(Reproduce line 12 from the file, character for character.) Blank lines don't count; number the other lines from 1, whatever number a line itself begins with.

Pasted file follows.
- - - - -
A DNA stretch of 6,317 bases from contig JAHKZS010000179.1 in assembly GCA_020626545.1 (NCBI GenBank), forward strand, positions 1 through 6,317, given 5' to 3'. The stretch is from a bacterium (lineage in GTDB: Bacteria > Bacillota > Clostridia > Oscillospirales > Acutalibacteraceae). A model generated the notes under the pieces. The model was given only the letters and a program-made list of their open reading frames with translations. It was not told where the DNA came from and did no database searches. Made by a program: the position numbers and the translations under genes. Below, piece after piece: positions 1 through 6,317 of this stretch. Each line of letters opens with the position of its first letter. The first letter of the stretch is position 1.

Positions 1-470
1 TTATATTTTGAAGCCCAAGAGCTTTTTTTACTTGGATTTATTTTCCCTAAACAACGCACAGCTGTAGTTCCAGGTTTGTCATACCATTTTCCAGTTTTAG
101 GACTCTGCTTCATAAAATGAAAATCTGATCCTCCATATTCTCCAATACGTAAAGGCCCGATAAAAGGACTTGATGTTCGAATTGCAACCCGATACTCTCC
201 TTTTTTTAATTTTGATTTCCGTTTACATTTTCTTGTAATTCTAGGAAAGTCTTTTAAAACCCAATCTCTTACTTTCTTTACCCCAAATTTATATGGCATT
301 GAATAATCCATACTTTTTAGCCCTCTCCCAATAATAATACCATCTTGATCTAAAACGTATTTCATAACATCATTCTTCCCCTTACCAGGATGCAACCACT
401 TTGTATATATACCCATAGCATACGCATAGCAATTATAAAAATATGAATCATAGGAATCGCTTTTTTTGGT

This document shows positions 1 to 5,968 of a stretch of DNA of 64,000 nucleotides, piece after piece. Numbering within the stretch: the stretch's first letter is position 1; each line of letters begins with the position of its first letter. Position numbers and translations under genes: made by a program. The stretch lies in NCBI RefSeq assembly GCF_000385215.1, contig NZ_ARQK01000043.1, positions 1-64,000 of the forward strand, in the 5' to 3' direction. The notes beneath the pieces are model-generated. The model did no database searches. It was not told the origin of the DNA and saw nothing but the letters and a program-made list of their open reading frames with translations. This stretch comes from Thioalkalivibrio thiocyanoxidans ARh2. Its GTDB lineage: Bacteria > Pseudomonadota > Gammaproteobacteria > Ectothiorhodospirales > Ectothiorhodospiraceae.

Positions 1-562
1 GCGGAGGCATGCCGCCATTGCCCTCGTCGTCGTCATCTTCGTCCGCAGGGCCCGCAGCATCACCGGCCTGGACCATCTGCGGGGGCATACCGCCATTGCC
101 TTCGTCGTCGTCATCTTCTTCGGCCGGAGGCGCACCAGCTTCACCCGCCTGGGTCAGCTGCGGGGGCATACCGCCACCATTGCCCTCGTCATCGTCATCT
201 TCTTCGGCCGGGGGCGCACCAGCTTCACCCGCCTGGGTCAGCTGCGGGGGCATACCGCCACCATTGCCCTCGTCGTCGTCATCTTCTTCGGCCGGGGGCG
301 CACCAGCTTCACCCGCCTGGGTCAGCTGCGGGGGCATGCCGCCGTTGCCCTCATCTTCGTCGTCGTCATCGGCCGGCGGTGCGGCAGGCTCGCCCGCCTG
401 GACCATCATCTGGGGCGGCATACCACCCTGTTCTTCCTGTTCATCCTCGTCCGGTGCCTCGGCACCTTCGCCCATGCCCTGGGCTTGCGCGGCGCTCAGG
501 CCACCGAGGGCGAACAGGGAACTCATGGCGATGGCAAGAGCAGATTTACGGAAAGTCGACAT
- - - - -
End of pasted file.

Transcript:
201 TCTTCGGCCGGGGGCGCACCAGCTTCACCCGCCTGGGTCAGCTGCGGGGGCATACCGCCACCATTGCCCTCGTCGTCGTCATCTTCTTCGGCCGGGGGCG